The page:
Tuned near infrared fluorescent hyaluronic acid conjugates for delivery to pancreatic cancer for intraoperative imaging

Bowen Qi, Ayrianne J. Crawford, Nicholas E. Wojtynek, Geoffrey A. Talmon, Michael A. Hollingsworth, Quan P. Ly, Aaron M. Mohs

Research output: Contribution to journalArticle

Abstract

The prognosis of pancreatic cancer remains poor. Intraoperative fluorescence imaging of tumors could improve staging and surgical resection, thereby improving prognosis. However, imaging pancreatic cancer with macromolecular delivery systems, is often hampered by nonspecific organ accumulation. Methods: We describe the rational development of hyaluronic acid (HA) conjugates that vary in molecular weight and are conjugated to near infrared fluorescent (NIRF) dyes that have differences in hydrophilicity, serum protein binding affinity, and clearance mechanism. We systematically investigated the roles of each of these properties on tumor accumulation, relative biodistribution, and the impact of intraoperative imaging of orthotopic, syngeneic pancreatic cancer. Results: Each HA-NIRF conjugate displayed intrapancreatic tumor enhancement. Regardless of HA molecular weight, Cy7.5 conjugation directed biodistribution to the liver, spleen, and bowels. Conjugation of IRDye800 to 5 and 20 kDa HA resulted in low liver and spleen signal while enhancing the tumor up to 14-fold compared to healthy pancreas, while 100 kDa HA conjugated to IRDye800 resulting in liver and spleen accumulation. Conclusion: These studies demonstrate that by tuning HA molecular weight and the physicochemical properties of the conjugated moiety, in this case a NIRF probe, peritoneal biodistribution can be substantially altered to achieve optimized delivery to tumors intraoperative abdominal imaging.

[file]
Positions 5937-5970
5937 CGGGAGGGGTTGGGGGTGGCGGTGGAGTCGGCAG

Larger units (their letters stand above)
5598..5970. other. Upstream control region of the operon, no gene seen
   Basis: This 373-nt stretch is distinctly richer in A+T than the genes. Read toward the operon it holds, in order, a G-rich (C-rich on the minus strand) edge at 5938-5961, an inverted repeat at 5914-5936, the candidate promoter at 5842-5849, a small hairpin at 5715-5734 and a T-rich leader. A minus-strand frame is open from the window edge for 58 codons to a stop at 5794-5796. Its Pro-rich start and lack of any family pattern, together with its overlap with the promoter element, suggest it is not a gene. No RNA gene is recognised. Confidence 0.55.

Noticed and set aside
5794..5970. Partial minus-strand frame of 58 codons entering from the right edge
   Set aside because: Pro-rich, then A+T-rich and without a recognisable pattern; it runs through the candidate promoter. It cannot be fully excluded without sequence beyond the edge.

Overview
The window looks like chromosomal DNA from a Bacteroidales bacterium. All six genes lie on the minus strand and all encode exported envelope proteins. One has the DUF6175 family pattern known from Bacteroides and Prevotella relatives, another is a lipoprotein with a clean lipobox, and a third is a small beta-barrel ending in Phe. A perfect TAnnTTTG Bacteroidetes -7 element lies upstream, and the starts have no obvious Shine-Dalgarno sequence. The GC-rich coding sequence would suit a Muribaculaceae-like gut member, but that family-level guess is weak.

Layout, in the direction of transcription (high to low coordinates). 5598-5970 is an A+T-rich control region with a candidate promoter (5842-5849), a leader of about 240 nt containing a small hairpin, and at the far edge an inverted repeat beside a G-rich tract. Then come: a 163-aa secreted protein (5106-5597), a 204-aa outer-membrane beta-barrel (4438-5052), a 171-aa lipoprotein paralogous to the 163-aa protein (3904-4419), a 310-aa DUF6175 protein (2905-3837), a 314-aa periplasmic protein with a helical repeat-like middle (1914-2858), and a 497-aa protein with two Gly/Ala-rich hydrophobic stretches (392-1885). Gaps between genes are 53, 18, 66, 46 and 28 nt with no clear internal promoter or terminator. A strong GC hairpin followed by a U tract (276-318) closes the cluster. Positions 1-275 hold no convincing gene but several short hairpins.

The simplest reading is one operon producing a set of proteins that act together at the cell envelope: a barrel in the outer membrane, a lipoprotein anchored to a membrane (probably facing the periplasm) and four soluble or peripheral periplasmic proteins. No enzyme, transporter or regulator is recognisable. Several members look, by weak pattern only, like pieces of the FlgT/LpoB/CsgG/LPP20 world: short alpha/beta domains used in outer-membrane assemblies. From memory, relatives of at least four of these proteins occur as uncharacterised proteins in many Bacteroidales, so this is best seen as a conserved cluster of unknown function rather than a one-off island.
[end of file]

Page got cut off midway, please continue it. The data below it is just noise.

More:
Original languageEnglish (US)
Pages (from-to)3413-3429
Number of pages17
JournalTheranostics
Volume10
Issue number8
DOIs
StatePublished - Jan 1 2020

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Keywords

  • Biodistribution
  • Fluorescence guided surgery
  • Hyaluronic acid
  • Pancreatic ductal adenocarcinoma
  • Serum protein binding

ASJC Scopus subject areas

  • Medicine (miscellaneous)
  • Pharmacology, Toxicology and Pharmaceutics (miscellaneous)

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